Clause 6 specifies the manner in which an investigation is to be conducted. Essentially, all investigations must be concluded within three months. A firm subject to investigation is allowed to demand a public inquiry if it so wishes, but such an inquiry may not be forced on the firm against its will. Certain restrictions are imposed on the recommendations which may be contained in the Commission's report. The Commission may not recommend that a price increase be restricted to a greater degree than is permitted under the safeguards regulations, nor may it recommend an increase of less amount than an interim price increase already awarded to the firm. The restriction recommended may not be of more than 12 months' duration, calculated from the date of pre-notification in the case of an investigation under Clause 4 and from the start of the investigation in the case of proceedings under Clause 5.

Clauses 7 and 8 deal with undertakings given and orders made following an investigation. The Price Commission's recommendations are to have automatic effect for 28 days following delivery of the report. The Secretary of State may accept an undertaking from the firm at any time, or he may make an order in the last two weeks of the 28-day period. Such orders are subject to annulment by Resolution of either House of Parliament, and they may not impose restrictions more onerous than those recommended by the Price Commission. Where an undertaking is broken, the Secretary of State's order-making powers are brought into play once more. Clause 9 requires the Secretary of State to make safeguards regulations defining profits which firms are not to be prevented from earning as a result of investigations or examinations. The Consultative Document containing an outline of the Government's proposals was published on the 15th June, and draft regulations will be published next week.

Clauses 10 to 13 deal with sectoral examinations. The Secretary of State already has power, under Schedule 1 to the Counter-Inflation Act 1973, to refer to the Price Commission general matters relating to prices and charges. The main innovation introduced by the Bill is that the Secretary of State will now have power to make orders giving effect to the Commission's recommendations. The new powers are naturally hedged about with suitable safeguards. The Secretary of State will not be able to refer an individual firm to the Commission unless it is in a monopoly position. Individual investigations may be initiated only by the Commission. Moreover, where an order following an examination is to be of more Wan 12 months' duration, it will be subject to approval by Resolution of each House of Parliament, rather than to annulment. Under the sectoral examinations provisions, the Secretary of State will be given the specific power to refer to the Commission practices involving recommended retail prices, and to make orders in consequence of the Commission's recommendations.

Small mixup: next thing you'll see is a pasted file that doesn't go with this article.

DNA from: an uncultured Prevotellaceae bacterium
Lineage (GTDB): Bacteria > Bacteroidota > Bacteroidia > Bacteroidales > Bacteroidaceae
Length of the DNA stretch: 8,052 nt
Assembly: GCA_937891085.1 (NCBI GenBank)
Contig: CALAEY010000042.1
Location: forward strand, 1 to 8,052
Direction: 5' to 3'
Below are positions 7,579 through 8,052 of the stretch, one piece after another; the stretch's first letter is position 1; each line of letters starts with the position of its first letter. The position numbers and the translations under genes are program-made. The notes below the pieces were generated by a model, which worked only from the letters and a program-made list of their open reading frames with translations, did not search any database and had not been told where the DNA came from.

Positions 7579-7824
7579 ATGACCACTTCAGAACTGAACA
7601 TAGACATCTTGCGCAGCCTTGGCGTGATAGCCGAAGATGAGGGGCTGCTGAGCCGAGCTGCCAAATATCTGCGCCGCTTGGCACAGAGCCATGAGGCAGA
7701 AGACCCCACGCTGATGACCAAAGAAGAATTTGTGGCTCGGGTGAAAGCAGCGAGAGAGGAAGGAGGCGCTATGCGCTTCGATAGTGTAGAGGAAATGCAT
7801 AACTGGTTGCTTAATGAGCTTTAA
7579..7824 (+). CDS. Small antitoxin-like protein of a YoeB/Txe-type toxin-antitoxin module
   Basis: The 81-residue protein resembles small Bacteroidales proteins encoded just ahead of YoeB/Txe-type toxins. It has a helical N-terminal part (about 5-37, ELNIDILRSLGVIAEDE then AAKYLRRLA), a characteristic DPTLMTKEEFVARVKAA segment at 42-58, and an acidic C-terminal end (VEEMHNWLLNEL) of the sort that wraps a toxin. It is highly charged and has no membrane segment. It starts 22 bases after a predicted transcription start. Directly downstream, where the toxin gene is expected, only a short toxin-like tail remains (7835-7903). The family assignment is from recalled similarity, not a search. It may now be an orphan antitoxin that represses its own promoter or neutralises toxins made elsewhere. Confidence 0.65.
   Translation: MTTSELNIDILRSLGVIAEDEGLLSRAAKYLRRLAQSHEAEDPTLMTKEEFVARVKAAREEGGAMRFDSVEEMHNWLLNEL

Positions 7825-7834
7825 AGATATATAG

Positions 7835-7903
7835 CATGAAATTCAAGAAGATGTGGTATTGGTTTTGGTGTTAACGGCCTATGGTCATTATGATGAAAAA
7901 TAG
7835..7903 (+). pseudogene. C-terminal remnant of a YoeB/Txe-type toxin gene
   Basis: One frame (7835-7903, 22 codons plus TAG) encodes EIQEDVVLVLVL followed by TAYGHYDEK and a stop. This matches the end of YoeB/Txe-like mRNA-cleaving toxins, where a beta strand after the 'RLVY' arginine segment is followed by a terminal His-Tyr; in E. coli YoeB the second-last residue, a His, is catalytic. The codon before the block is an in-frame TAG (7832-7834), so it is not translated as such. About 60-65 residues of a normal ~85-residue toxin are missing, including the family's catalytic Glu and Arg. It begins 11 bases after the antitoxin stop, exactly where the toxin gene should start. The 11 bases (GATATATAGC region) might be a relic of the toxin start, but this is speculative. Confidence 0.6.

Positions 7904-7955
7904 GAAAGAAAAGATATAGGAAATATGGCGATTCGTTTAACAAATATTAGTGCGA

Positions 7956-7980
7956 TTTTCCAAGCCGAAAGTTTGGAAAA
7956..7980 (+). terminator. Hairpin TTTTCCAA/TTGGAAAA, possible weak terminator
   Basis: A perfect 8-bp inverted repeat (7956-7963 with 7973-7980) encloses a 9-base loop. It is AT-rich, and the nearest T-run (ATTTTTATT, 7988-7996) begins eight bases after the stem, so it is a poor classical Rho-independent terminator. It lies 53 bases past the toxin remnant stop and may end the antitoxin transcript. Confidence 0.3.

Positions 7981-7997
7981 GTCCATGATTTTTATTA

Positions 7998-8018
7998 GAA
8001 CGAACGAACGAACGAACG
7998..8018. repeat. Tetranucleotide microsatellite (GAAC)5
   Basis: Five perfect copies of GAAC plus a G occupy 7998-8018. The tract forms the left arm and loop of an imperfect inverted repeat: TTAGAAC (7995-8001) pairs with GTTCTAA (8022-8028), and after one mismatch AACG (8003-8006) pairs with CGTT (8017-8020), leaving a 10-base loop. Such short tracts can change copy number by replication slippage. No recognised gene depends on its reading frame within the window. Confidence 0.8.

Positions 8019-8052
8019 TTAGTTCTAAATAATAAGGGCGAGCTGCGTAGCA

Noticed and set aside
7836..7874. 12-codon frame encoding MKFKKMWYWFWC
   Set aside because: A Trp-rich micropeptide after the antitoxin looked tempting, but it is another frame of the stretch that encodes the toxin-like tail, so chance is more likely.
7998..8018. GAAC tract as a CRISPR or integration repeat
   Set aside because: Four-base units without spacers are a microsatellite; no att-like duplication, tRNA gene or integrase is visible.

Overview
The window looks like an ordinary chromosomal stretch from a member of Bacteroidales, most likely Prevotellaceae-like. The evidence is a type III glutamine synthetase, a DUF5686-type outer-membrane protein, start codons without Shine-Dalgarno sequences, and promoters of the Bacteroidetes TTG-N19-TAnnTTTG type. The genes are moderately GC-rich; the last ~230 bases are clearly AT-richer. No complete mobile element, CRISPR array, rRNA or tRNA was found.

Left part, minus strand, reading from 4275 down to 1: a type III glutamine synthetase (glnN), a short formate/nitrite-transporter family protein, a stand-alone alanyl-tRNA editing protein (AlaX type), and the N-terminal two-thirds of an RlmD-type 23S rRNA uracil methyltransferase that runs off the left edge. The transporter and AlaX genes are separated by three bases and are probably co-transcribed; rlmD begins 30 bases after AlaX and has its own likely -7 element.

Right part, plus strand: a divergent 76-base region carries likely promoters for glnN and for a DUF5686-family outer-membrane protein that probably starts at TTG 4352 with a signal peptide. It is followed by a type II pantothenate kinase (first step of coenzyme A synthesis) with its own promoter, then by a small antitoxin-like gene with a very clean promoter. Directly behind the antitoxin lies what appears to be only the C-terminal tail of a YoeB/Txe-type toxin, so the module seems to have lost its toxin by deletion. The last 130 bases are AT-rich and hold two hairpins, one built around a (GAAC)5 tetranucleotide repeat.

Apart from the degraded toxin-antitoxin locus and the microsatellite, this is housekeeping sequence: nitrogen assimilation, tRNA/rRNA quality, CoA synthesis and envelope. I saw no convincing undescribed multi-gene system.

Clause 14 gives permanent force to various provisions of the Counter-Inflation Act 1973. They are the power to require the pre-notification of price increases, to enforce the Commission's decisions, and to obtain information. They are all a necessary part of the investigatory system. The powers of the Secretary of State for Trade to control insurance premiums are also made permanent.

Clause 15 provides that future Price Codes may not contain cost controls. Industry will naturally be consulted on the new Code to take effect after 31st July and a Consultative Document will be published next week. The clause also renews the provisions of the Remuneration Charges and Grants Act 1975 which permit the Code to contain a pay sanction and extends that to the new investigatory system. Clause 16 extends the powers of the Secretary of State in the field of price display. In particular, it extends these powers to all goods which a retailer indicates are for sale, or may be for sale, and it brings within control the display of prices for the provision of services to a consumer in his private capacity.

Clause 17 renews until 31st July 1978 certain of the provisions of the Remuneration Charges and Grants Act 1975 which support a pay policy. These pay provisions have no effect unless a White Paper has been published and approved by both Houses of Parliament. The clause also extends until 31st July 1978 the power to enforce a Price Code.

Clause 18 places on a permanent statutory basis the power of the Secretary of State to make grants to local authorities and other bodies in respect of local price surveys and the provision of advice to consumers. Clause 19 requires the Price Commission to give the Director General of Fair Trading information about any unregistered restrictive trade agreement which comes to light in the course of its investigations. It also gives the Secretary of State the right to transfer to the Price Commission the task of supervising orders and undertakings arising from an investigation by the Monopolies and Mergers Commission. The remaining clauses, Clauses 20 to 24, and the second and third Schedules are largely technical.

My Lords, the Bill is an important measure. The Government do not pretend that it will provide a panacea for controlling inflation. The cure for that ill lies in a wider range of policies, including the control of public expenditure and the maintenance of an effective voluntary wage policy. However, by enabling effective action to be taken in areas where market forces do not serve as an adequate restraint on prices, the Bill will play an important dual role both in restraining prices and in improving competition policy. As such, it will be of benefit to every inhabitant of this country. I commend the Bill to Your Lordships and beg to move that it be read a second time.

Moved, That the Bill be now read 2a—(Lord Oram.)